Apple’s new notebook-oriented 24-inch LED Cinema Display is certainly a glorious piece of equipment. If you’re not up to speed, this 24-inch LED-backlit 1920 x 1200 pixel resolution glossy-finish widescreen unit includes a built-in iSight video camera, mic and speakers in an elegant, thin aluminum and glass enclosure stylistically consonant with the new unibody MacBooks and the aluminum iMac. Designed specifically for use with the unibodies, the LED Cinema Display also includes an integrated MagSafe AC power adapter and battery charger, plus three self-powered USB 2.0 ports and the new Mini DisplayPort allowing unibody MacBook users to quickly connect and power their notebooks and favorite peripherals.
The 24″ Cinema Display is mounted on an aluminum stand with an adjustable hinge that makes tilting the display easy and convenient. The downside? This puppy has a suggested retail price of $899. Ouch! If you can afford that comfortably, more power to you, but I think most of us will swallow hard before coughing up 900 bucks for a monitor — even a super-monitor like the 24″ Cinema Display.
JkOnTheRun’s James Kendrick announced last week he’s going to sell his 17″ MacBook Pro and switch to a new aluminum MacBook as his primary computer, so he wants to buy a big external monitor to use for for desktop mode duty. I’ve been musing about a somewhat similar strategy for my own next system upgrade. I’d love to have a 17″ MacBook Pro to replace my wonderful old 1.33 GHz 17″ PowerBook G4, but I find 17-incher prices, even for Apple Certified Refurbished units, too hard to justify rationally for what I do with computers.
David Wegener at Mac laptop specialist reseller Wegener Media suggested that a more sensible solution might be to buy a smaller screen Apple laptop and connect it to an external monitor — such as a 15″ MacBook Pro paired with a refurbished DVI 22″ panel, which David says is his personal preference. Wegeners can currently supply refurbished 22″ HP DVI displays with tilt option for $219, and this setup offers more portability with the 15″ machine but serious Desktop real estate with a 22″ panel at your workstation. For more information on the refurb displays, send a query at Wegeners’ contact page.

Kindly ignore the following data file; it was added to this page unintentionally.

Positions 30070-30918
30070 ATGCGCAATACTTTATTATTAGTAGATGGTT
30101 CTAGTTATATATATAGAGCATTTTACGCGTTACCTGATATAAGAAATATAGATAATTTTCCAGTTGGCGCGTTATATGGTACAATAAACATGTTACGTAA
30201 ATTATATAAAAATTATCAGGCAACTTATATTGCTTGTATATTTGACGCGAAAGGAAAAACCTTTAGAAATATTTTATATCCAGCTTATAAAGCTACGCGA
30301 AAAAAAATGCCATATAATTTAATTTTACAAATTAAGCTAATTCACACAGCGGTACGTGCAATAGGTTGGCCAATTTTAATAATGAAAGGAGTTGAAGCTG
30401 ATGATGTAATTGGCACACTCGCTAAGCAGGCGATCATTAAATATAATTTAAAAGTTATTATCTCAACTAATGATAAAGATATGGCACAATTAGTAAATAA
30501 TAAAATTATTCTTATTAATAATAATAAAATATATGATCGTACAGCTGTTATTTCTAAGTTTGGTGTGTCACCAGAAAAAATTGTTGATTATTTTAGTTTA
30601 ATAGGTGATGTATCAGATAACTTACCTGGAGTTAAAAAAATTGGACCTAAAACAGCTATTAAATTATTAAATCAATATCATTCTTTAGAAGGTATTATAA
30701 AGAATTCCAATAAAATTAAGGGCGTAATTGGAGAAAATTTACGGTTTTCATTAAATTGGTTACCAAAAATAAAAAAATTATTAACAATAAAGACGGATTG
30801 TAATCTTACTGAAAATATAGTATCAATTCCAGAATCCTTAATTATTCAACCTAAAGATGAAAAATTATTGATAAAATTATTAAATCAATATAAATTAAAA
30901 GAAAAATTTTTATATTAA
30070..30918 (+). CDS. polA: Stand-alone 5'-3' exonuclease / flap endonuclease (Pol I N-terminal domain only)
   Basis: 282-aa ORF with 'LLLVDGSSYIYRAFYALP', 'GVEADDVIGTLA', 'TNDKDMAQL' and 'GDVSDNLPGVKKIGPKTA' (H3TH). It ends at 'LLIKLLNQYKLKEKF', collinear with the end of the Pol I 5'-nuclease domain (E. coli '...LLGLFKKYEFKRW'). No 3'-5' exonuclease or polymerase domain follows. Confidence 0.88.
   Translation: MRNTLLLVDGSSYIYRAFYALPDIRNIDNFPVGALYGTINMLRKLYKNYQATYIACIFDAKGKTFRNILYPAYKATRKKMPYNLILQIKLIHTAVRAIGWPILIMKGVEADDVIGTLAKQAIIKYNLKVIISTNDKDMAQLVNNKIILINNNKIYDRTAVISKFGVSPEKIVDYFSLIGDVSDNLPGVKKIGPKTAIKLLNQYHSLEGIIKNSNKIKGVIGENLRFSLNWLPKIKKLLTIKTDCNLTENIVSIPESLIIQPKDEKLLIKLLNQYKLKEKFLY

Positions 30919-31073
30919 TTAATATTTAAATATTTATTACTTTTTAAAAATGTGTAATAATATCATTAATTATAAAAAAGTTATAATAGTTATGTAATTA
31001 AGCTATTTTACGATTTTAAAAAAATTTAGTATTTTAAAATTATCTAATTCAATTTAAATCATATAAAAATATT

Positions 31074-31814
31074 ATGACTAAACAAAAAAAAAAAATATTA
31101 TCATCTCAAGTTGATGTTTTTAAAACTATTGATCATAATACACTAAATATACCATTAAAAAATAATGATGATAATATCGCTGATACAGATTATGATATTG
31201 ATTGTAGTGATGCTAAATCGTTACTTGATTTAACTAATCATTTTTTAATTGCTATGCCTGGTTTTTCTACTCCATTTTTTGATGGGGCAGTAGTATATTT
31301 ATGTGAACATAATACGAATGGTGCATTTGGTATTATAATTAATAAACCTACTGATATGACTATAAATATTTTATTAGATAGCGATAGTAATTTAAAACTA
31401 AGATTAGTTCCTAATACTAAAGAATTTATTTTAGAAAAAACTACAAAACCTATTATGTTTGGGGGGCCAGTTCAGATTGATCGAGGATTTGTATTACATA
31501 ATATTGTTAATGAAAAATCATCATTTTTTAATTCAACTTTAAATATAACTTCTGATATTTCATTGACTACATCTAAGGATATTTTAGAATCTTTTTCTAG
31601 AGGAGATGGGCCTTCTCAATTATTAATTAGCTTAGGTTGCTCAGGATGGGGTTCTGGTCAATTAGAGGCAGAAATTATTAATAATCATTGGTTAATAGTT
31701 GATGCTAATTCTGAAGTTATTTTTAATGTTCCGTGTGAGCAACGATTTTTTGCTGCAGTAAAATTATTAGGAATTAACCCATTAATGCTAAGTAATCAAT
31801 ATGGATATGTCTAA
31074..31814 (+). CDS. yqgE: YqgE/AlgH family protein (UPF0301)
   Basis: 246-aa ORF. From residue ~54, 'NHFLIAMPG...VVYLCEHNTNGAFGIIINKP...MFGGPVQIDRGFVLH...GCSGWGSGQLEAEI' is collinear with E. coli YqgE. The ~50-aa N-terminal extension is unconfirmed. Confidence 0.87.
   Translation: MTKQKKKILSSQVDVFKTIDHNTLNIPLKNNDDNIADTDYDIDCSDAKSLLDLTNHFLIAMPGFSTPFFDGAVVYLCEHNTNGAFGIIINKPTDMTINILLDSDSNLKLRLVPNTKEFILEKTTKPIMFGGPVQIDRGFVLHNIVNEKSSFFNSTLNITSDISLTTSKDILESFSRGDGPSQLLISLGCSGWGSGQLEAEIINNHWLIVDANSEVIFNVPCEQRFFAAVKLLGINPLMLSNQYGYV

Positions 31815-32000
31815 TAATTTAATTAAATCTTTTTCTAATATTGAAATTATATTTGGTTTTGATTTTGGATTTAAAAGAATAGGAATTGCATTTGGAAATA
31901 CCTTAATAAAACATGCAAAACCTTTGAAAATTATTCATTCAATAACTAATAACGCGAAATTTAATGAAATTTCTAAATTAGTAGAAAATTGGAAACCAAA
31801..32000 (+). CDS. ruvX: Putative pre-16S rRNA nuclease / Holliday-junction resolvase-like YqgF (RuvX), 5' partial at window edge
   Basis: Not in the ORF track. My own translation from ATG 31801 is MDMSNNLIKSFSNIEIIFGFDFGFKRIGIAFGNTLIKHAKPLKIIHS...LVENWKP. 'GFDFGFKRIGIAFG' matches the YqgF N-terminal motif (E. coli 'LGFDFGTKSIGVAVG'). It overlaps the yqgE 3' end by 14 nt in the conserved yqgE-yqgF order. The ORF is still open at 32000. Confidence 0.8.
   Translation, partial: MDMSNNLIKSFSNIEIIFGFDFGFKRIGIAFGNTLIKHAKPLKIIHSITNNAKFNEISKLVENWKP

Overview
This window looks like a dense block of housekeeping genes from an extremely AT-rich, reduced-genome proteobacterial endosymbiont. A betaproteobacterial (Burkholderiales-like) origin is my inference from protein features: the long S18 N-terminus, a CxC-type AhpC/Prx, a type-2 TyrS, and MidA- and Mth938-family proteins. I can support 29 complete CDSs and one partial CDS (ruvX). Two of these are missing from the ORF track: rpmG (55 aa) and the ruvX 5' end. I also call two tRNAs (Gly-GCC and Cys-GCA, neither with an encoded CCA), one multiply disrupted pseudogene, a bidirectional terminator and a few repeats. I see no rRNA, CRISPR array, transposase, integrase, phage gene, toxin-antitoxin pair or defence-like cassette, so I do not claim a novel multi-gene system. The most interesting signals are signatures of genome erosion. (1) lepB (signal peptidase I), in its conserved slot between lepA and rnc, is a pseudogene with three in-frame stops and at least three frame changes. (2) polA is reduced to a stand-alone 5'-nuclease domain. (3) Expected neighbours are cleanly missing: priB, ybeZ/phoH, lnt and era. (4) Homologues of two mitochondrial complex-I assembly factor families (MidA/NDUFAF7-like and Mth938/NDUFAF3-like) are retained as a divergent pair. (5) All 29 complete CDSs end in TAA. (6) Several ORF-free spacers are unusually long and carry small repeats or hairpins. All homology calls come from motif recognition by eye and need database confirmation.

James Kendrick says he ordered one of the new Apple 24″ Cinema Displays, primarily because he knew it would work well with the unibody Mac, but it turned out to be back-ordered, which elicited some sober second thought, and he canceled that order, explaining “The more I thought about the high cost of that Apple display the harder it was for me to justify paying it. There are many third party monitors available today that sell for less than $400 and it’s just lunacy to pay $900 for an Apple-branded monitor. So I canceled the order and now I’m looking for a good alternative…”
I completely agree with that reasoning. A unibody MacBook with the 24″ Cinema Display would be a nice rig (still no FireWire, though), but money has to be an object.
Kendrick says he’s leaning toward a sub-$400 Samsung 24″ display that he’d like to confirm will work well with the new MacBook and is soliciting user reports and recommendations from readers, feedback from which I will be following with interest with a nod to my own system upgrade deliberations.